Seeds are ugly. Larva is ugly. Caterpillars are ugly. Almost all startups are just as ugly. We have no momentum. We’re constantly making mistakes. We have no money, no customers, no significant press – we’re just downright ugly. We need you to celebrate this ugliness. We need you to not scoff at it. We need you to put on an Oscar-worthy face when you see us bump it up to this level of ugly. You don’t understand how badly your words and faces of disgust at our ugliness hurts. If we quit, the beautiful vision that we can see, and you can’t, will never be realized. And quite frankly, that hurts you more than us.

Over the years our business incubator has helped over one hundred founders get off the ground with a higher likelihood of success. We spend much of this time helping them with emotional consultation versus business consultation. We see tears on a weekly basis, and it’s never from a partnership falling through, or a customer that fired them. It’s from their wife or husband that is divorcing them because of their startup. It’s from their friends alienating them because they have increasingly different interests and time schedules. It’s from their parents that are constantly pressuring them to quit and get back on the ‘right path.’ We sit back and we watch our founders as they’re treated like drug addicts (we’ve seen three interventions staged to get their son/daughter to quit their startup). Yet these same people would put a second mortgage on their home to help their child get through medical school.business-incubators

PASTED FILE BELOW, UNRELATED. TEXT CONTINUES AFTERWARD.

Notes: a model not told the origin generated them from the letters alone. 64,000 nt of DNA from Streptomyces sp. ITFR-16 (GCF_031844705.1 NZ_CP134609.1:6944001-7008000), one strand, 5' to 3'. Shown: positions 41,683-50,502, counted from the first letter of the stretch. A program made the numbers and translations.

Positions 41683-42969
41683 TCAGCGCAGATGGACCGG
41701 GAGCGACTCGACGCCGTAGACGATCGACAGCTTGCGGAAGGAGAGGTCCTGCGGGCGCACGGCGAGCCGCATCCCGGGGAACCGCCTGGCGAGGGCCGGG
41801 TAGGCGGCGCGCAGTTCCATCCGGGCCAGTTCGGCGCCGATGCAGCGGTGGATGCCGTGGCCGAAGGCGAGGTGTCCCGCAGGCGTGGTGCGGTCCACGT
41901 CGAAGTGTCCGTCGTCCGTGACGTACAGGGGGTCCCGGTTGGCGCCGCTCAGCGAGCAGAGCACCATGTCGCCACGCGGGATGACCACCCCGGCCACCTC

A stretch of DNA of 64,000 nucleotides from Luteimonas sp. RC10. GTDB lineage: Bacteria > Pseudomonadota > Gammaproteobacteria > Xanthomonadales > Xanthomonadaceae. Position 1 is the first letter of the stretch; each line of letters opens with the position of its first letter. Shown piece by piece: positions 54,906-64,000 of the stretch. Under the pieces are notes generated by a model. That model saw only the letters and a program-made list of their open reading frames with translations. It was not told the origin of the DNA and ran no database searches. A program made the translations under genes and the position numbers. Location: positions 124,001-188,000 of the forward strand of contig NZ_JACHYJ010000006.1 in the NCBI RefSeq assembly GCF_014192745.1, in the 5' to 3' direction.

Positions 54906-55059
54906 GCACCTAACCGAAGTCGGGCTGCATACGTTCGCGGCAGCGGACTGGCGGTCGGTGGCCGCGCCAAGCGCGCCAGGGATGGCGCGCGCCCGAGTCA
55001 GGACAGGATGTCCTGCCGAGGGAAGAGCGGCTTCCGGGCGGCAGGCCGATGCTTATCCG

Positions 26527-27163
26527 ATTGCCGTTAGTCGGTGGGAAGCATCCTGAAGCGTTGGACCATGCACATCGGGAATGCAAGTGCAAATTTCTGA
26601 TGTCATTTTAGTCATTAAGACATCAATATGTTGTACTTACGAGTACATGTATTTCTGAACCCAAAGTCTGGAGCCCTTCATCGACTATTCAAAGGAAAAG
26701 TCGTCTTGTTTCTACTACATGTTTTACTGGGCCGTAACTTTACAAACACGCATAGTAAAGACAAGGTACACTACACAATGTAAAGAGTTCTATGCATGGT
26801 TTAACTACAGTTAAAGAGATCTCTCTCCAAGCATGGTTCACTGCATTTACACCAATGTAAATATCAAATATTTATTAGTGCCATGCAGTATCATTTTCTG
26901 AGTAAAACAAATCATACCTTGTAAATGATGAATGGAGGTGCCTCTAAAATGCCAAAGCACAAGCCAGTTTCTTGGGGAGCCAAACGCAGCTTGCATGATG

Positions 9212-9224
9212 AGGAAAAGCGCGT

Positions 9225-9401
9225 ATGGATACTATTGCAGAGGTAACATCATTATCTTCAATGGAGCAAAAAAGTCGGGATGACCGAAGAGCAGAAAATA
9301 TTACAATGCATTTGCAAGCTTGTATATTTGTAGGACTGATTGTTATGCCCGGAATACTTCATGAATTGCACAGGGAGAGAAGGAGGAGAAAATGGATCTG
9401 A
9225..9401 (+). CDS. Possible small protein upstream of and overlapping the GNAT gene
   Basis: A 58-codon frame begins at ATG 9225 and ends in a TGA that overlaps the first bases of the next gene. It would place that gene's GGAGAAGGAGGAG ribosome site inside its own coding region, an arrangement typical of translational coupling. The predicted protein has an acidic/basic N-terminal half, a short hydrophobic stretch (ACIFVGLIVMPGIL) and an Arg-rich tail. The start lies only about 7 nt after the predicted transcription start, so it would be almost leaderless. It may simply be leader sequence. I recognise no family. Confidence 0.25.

They want them to quit, or not start at all, so they can go to more Royals games with them; take their spouse on more vacations; or get a more secure job to prevent the ups-and-downs that inevitably come from innovation. Ironically, all of these things wouldn’t be possible in the first place if it wasn’t for an entrepreneur. Remember, we built the stadiums and paid for the ballplayers. We built the airplanes that get you to the resorts; resorts that we’re founded by yet another entrepreneur. We created the secure jobs that feed the majority of the families in our great cities. Shoot, we created America – they were called FOUNDING fathers for a reason.

We have a calling. We can’t explain it. It is crazy, and weird, and risky – at first you must sacrifice a little with us; but at the end of the day it’s for you.

(Photo Credit – Loudwire)